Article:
We need to change the way we think about cybersecurity
Cyber crime is estimated to reach $2 trillion by 2019. That’s $2 trillion made at the expense of legitimate businesses, not to mention all the financial losses hackers cause in their path of destruction. For many companies, it feels like they will forever be on the losing team. They don’t have enough time, budget or people to address all the security challenges they face. And those challenges are growing every day.
Companies have to comply with new and old regulations, answer to a board of directors and meet customer demands. They have to securely enable new technology, such as the Internet of Things. They also have to support new ways of working, such as allowing employees to use their own devices or work remotely.
Despite that, many companies are still attempting to tackle new challenges using the same old strategies. Gone are the days when just buying a new box would fix most security problems.
Building a strong security posture
Figures from the Cisco 2018 Annual Cybersecurity Report (ACR) show that only 26% of security breaches could be stopped by technology alone. The majority of solutions requires a combination of robust technology, strong processes and qualified people. Complex challenges require more than strong barriers; they require a strong overall security posture.
“So what’s the difference?” you may ask. Over the years, companies have been mostly focusing on stopping threats before they happen, by investing in defence technology such as antivirus software and firewalls. They were not preparing for the worst-case scenario, which is now omnipresent.
As networks extend beyond traditional perimeters, and as hackers become more adept in disguising their attacks, companies need to shift their attention to breach detection and response. In many cases, organisations are still unable to see when they have been breached.
This change in perspective doesn’t mean that companies should not invest in protection and assume defeat; it just means having a contingency plan for when those initial barriers fail. Most likely, it will happen at some point.
Building a stronger IT security posture requires that companies change the way they invest in cybersecurity. Here are a few steps to keep up with evolving threats:
Think about security from the start
security should be a part of any technological process in a company from the start, and not added on as an afterthought. We are at a time when companies are constantly adopting new technologies, yet only thinking security when something goes wrong. If you think about security first, you will likely enjoy all the benefits of new technology without compromising your network or slowing down your growth.
Move away from a best-of-breed approach
Research published on the Cisco 2018 ACR shows that the more vendors a company has, the more complex it is to manage security. Despite that, 72% of companies still prefer a best-of-breed approach. For 29% of companies that choose this approach, the reason is price: they believe it is more cost effective to buy this way. However, the total cost of ownership of an integrated approach is likely to be lower. When including other costs such as the resources needed to manage security, an integrated approach has an advantage. In addition to that, it is less complex to manage and potentially more effective.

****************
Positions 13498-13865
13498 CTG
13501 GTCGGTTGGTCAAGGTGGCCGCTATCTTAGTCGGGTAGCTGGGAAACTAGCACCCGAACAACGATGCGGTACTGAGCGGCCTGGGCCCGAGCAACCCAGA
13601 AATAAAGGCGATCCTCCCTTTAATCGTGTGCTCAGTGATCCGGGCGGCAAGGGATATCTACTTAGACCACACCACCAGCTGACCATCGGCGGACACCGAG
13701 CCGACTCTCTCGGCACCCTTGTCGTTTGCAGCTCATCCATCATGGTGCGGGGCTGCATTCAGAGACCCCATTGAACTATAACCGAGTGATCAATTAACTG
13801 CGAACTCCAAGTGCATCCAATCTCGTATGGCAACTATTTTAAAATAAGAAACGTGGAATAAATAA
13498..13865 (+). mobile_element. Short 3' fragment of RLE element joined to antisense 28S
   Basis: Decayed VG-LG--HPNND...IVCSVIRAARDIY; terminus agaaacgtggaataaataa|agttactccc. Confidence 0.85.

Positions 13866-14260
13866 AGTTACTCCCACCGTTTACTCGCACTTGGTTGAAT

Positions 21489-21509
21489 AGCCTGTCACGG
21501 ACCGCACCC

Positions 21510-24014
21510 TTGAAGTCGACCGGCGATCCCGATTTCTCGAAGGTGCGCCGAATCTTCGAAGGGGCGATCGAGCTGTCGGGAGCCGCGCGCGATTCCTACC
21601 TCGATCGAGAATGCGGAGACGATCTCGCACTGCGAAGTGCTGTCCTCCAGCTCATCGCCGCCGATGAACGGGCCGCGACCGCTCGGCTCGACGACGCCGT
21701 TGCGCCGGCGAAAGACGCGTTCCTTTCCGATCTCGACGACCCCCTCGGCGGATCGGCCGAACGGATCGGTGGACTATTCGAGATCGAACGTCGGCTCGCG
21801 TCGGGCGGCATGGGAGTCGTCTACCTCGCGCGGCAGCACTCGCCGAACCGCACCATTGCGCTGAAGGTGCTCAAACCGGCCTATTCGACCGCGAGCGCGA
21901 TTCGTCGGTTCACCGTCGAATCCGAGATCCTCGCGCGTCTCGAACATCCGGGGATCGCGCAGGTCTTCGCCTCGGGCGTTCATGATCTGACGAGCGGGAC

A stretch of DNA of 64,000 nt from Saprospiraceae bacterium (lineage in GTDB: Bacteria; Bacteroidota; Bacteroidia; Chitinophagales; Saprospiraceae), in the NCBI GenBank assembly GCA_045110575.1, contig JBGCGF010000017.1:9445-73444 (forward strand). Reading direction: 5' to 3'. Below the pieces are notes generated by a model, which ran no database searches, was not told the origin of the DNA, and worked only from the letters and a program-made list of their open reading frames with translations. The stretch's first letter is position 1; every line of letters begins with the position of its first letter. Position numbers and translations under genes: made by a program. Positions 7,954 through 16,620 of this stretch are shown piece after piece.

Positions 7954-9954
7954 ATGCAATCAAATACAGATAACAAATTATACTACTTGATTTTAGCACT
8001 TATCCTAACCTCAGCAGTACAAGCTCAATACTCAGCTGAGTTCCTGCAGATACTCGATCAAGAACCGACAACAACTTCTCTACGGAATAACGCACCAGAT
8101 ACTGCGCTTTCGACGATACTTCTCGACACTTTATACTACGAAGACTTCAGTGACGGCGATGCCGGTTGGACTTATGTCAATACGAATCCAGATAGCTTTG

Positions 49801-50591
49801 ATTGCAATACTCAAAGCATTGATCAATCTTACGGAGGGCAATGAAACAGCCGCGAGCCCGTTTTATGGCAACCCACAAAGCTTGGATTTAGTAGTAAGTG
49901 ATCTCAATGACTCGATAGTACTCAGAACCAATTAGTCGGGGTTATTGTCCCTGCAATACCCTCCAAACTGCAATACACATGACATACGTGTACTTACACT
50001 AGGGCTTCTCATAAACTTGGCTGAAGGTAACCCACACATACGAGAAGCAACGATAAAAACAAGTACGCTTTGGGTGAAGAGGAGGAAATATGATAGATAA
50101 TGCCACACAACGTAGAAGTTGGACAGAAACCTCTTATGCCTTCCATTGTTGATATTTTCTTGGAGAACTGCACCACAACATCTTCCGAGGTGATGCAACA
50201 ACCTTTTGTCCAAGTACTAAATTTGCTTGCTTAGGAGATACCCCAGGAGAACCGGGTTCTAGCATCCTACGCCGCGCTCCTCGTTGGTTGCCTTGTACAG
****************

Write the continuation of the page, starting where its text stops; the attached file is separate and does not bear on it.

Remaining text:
Improve your detection and response times
Invest in technology and processes that can help you detect and respond to cyber attacks when they happen. It includes solutions such as advanced malware protection and network visibility Threat intelligence can also help you continuously improve your defences to avoid recurring threats. Having an integrated architecture, where products exchange information, helps apply this intelligence faster across the entire network, thus reducing response times. Solutions from multiple vendors may not allow this type of integration.
Have an incident response plan
Do you have the skills to deal with a major cyber attack? Can you quickly determine the scope of the attack and what systems have been affected? What is your plan to inform customers about data leaks? Is your PR and legal teams prepared to react fast in the event of a breach? Knowing the answers to these questions before an attack happens will help you respond faster and minimise the damage to your company’s finances and reputation. On the technical side, incident response services can help your team in their time of need.
A breach can happen to anyone. It is how a company reacts that counts. We have seen many examples of companies who managed to keep their reputations intact by being transparent and taking control of the situation. On the other hand, companies that have no strategy in place are more likely to make bad decisions and suffer the most. This is why having a strong security posture can make all the difference in the outcome of an attack.Tags: